Our Vision for Mathematics
A high-quality mathematics education provides a foundation for understanding the world, the ability to reason mathematically, an appreciation of the beauty and power of mathematics, and a sense of enjoyment and curiosity about the subject. (National Curriculum 2014)
At St Paul’s, all our children are given the opportunity to develop their mathematical potential through a rich, engaging curriculum. We want our children to feel confident in using and applying mathematics in a wide range of situations. We will expose them to a variety of resources and materials to strengthen their understanding. We allow time for purposeful practice, break topics down into small steps to allow the children to follow carefully sequenced lesson and frequently use low stakes quizzing to ensure retrieval of knowledge and skills is a consistent feature of the learning environment.
We believe that mathematics is uniquely powerful in helping us to make sense of our world and in enabling us to solve problems. It is a fascinating subject, dealing with the nature of number, space, pattern and relationships. Useful and creative, it requires not only facts and skills, but also understanding gained through exploration, application and discussion. Mathematical talk is key in developing these skills and the children are encouraged to speak in full sentences, use stem sentences and to be ready to reason with their peers as to what they believe in relation to a particular question.
This confidence comes from children being engaged in their learning, from understanding that learning involves taking risks sometimes, from accepting that it's okay to get something wrong. Indeed, mistakes often provide the opportunity for further classroom talk and serves to deepen understanding. In mathematics we aim to develop lively, enquiring minds encouraging pupils to become self motivated, confident and capable in order to solve problems that will become an integral part of their future. Maths is everywhere we look and to embrace it from an early age is to fully support children's development.
Learning Environment and Working Walls
The main purpose of a working wall is to support children in their current learning and enable independence. Modelled examples from previous lessons can be used to support children's working memory and allow them to concentrate on learning in that lesson. Key vocabulary will be displayed, sometimes within stem sentences, to promote the expected mathematical language required. These stem sentences will often be shared and rehearsed within lessons as part of the teaching sequence. In addition, teachers will reference specific parts of the working wall within lessons, sign posting parts to children so they are able to use it effectively. Other ways they may be used include showing different representations of a given number, displaying different methods of calculating and providing examples and non examples of a given mathematical term. They are often used to display a bank of extra questions for children to tackle independently, encouraging them to challenge themselves and to allow them to work at their own pace.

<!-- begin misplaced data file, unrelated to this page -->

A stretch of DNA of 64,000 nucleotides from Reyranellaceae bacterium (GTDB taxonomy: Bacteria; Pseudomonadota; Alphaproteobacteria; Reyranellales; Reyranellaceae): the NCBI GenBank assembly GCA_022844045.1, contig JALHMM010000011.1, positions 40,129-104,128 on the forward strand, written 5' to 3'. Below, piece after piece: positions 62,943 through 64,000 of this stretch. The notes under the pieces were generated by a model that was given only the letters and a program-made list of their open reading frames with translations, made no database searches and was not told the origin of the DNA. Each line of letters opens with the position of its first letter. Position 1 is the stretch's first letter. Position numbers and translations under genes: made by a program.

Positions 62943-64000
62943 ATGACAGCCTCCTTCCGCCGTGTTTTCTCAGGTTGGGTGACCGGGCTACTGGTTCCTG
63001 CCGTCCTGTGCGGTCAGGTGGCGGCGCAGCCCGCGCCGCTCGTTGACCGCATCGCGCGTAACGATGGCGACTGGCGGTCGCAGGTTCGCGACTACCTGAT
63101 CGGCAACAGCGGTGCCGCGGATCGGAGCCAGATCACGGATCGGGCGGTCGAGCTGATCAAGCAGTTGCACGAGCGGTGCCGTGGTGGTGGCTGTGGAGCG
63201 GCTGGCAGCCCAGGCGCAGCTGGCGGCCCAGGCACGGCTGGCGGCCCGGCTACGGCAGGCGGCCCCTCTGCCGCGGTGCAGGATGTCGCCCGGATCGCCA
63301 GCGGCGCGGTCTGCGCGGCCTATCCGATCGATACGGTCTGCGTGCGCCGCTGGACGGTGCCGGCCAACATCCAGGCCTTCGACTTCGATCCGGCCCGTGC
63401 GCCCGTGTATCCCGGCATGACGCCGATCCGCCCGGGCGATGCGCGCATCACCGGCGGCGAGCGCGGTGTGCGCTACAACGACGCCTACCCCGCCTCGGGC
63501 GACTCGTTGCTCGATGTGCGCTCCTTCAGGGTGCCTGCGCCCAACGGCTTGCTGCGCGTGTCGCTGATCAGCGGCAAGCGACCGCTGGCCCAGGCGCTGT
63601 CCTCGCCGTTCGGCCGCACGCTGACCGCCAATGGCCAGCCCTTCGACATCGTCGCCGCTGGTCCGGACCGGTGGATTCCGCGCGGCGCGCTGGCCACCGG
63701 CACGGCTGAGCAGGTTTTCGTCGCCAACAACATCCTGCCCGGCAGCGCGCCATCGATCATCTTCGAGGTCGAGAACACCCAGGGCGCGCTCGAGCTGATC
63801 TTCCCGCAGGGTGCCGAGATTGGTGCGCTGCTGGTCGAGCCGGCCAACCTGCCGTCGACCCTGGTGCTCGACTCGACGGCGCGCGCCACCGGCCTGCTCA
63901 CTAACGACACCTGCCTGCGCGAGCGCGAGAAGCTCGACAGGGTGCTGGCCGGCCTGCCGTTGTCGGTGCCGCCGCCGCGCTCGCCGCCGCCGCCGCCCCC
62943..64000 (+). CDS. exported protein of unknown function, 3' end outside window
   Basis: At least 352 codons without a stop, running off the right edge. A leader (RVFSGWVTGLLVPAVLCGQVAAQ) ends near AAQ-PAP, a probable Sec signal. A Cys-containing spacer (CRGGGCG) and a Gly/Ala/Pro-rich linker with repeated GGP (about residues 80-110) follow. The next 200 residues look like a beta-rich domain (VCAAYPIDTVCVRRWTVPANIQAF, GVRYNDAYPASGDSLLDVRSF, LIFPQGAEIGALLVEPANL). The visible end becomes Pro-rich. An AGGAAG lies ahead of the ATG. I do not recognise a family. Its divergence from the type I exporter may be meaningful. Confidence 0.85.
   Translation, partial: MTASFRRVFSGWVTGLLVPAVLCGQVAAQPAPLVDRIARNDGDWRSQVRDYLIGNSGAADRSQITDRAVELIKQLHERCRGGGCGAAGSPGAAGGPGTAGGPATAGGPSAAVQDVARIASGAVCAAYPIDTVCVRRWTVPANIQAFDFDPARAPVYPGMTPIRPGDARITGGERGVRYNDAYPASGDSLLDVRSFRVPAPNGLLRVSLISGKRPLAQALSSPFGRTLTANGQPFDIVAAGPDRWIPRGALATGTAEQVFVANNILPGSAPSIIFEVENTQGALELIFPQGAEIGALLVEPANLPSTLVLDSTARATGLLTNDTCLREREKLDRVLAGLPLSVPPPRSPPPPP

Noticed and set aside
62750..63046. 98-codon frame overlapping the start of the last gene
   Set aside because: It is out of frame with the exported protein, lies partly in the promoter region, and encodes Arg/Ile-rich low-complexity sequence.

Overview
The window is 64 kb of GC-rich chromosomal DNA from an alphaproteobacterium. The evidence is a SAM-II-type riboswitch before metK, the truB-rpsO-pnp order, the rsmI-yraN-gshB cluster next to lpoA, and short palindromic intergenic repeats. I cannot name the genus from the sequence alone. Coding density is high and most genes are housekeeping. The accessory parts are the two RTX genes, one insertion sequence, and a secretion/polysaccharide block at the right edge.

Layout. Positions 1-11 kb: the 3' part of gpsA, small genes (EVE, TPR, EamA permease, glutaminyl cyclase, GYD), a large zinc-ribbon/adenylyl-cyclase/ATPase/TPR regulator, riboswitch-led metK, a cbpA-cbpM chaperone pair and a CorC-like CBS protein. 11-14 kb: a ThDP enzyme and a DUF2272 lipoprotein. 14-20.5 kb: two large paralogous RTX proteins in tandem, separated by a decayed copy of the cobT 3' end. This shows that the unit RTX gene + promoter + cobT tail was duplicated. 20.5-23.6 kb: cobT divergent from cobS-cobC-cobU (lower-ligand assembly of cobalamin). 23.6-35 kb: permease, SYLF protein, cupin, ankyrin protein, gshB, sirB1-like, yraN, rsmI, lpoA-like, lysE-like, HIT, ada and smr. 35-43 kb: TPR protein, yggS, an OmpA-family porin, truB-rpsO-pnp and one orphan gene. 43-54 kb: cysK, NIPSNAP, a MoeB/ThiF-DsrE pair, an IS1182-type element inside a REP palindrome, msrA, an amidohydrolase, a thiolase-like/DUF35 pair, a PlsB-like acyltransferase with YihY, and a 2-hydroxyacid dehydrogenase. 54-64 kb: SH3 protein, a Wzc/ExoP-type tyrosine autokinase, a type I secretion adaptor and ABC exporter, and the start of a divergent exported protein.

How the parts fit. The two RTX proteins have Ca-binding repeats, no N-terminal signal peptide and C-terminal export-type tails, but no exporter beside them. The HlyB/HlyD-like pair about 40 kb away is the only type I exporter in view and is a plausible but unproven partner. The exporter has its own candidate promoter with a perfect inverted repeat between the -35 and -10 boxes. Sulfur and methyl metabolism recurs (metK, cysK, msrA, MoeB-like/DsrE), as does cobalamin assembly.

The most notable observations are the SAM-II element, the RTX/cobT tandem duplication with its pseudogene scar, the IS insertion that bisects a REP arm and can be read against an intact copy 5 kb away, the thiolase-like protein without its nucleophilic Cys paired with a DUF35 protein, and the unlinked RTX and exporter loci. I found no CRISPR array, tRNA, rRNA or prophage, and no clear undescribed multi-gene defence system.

Whole School Events
NSPCC Number Day - 7th May 2021
This day was about children enjoying all the possibilities that maths affords us. To begin the day, the children arrived dressed as a digit - raising much needed funds for the NSPCC. From that point they were involved in mathematical thinking in so many different ways: practical maths using equipment; outdoor learning looking at maths in nature; linking maths into other curriculum topics; playing games as a class or in small groups; competing against each other in quizzes and, most importantly, enjoying doing maths. The children had a great day and the teachers enjoyed seeing the children boost their confidence and use mathematical language so effortlessly.
Maths Evening for Parents.
An opportunity for parents to be made familiar with the way maths is taught in school, and to ask questions to ensure children can be fully supported on their learning journey.
Reception children on the hunt for 3D shapes in school. They found lots of shapes including spheres, cubes and cylinders.
The Reception class focus on mastery of a particular number before they move on to the next one. They experience all the different ways the number can be seen or represented.
The children learn by watching the BBC Number Blocks programmes. They love the songs and the stories.
In Year 1 we do lots and lots of practical work. We use teddies and pencils and everyday models as well as ten frames and whole part models and other mathematical images.
Playing games involving counting is a fantastic way to consolidate learning, as well as allowing children to develop their communication skills.
The children displaying super confidence in maths by taking on the role of the maths teacher. Brilliant work Year 2!
Sunny skies and maths outside - a winning combination! Year 3 were enjoying using concrete materials to represent number. They can be seen using bar models to represent the parts of a whole.
Working on angles proved tricky - we needed more space so the children took to their tables and filled them with maths. A thorough learning episode!
Heading outdoors supported Year 6 with their understanding of perimeter and area. Teamwork and discussion helped consolidate their learning.